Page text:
Wednesday 27 January 2021

Environmental groups take Shell to court over climate change

Campaigners outside the court, ahead of the first day. Photo: Robin van Lonkhuijsen ANP

Judges in The Hague will on Tuesday start hearing claims that oil giant Shell has not done enough to combat climate change in a case brought by environmental groups and supported by over 17,000 private individuals.

The plaintiffs, led by Milieudefensie (Friends of the Earth Netherlands), say that Shell has been aware of the damage it is causing for decades and that it is breaking the law by expanding its fossil fuel operations.

‘Shell maintains that is living up to the Paris agreements [for combating climate change] but in practice that is far from the truth,’ Milieudefense says. ‘Shell simply continues drilling for oil and gas and spends billions every year on oil and gas exploration.’

Milieudefense says Shell was aware that oil and gas use are ‘disastrous’ for the climate since the 1960s but has done nothing with the knowledge. More than that, it has paid lobby groups millions of euros a year to deny climate change exists, the organisation says.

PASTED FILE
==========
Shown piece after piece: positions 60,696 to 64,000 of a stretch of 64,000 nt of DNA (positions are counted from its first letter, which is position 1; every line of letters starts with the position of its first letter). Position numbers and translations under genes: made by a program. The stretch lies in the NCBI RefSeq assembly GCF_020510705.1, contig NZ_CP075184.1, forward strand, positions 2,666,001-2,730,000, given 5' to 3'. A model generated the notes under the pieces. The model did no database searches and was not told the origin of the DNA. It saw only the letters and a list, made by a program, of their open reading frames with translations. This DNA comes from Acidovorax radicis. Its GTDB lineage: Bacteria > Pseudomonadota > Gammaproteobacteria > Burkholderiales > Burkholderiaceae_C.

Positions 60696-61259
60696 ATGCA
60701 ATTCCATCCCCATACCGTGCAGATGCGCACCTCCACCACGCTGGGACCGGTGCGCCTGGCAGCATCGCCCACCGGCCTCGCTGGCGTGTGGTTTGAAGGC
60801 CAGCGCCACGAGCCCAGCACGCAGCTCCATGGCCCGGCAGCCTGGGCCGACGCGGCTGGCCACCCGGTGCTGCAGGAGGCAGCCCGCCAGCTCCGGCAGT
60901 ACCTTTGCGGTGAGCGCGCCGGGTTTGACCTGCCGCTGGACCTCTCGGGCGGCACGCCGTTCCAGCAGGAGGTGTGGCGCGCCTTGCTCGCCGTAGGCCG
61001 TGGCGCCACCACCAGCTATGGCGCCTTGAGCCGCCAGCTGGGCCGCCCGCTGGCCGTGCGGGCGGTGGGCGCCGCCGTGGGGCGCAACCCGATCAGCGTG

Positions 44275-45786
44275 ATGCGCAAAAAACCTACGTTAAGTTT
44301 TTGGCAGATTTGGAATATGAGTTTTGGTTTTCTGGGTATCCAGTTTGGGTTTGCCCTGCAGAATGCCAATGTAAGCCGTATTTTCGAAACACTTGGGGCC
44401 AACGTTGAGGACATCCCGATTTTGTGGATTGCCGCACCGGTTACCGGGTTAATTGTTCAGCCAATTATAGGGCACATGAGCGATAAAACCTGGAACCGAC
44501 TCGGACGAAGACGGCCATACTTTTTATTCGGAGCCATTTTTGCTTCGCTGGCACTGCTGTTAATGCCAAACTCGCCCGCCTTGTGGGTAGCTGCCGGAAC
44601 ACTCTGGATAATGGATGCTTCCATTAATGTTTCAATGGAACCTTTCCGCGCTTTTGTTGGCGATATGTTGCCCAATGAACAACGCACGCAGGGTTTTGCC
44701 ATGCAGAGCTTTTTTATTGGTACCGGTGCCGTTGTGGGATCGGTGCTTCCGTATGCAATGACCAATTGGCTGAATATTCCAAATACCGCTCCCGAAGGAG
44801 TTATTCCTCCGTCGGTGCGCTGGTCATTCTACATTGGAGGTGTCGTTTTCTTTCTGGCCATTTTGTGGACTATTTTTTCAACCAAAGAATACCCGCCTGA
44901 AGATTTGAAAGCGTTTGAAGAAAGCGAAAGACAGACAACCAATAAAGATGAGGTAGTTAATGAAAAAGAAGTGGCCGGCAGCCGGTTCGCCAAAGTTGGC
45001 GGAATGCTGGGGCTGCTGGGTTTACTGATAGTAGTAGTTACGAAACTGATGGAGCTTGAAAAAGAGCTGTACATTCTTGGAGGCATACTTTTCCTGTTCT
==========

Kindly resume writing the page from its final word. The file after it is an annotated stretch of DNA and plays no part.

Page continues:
Four days have been set aside for the public hearings, which will run into mid December. The case was first launched last year.

Without foundation

Shell, meanwhile, has described the Milieudefensie claims as ‘inappropriate and legally without foundation’.

Milieudefensie and its fellow campaigners identify Shell as the primary obstacle to achieving global climate ambitions by making ‘broad and sweeping statements, many of which are unsubstantiated or wrong, with over-reaching conclusions,’ Shell says in a website rebuttal of the charges.

‘For example, they assert that the Paris agreement is directly binding on Shell, and they allege that Shell had unique or special knowledge about CO₂-related climate change. These allegations are not true,’ the company said.


The Shell case is not the first time Dutch environmental groups have headed to the courts over climate change, but this is the first case against a private company.

A year ago, the Supreme Court ruled that the Dutch state is required to reduce greenhouse gas emissions to protect the health of its people, ending a seven year legal process.

The court said then that the Dutch courts do have the power to determine if the government is meeting its obligations, as set down in the European treaty of human rights, which commits the state to protecting its citizens.

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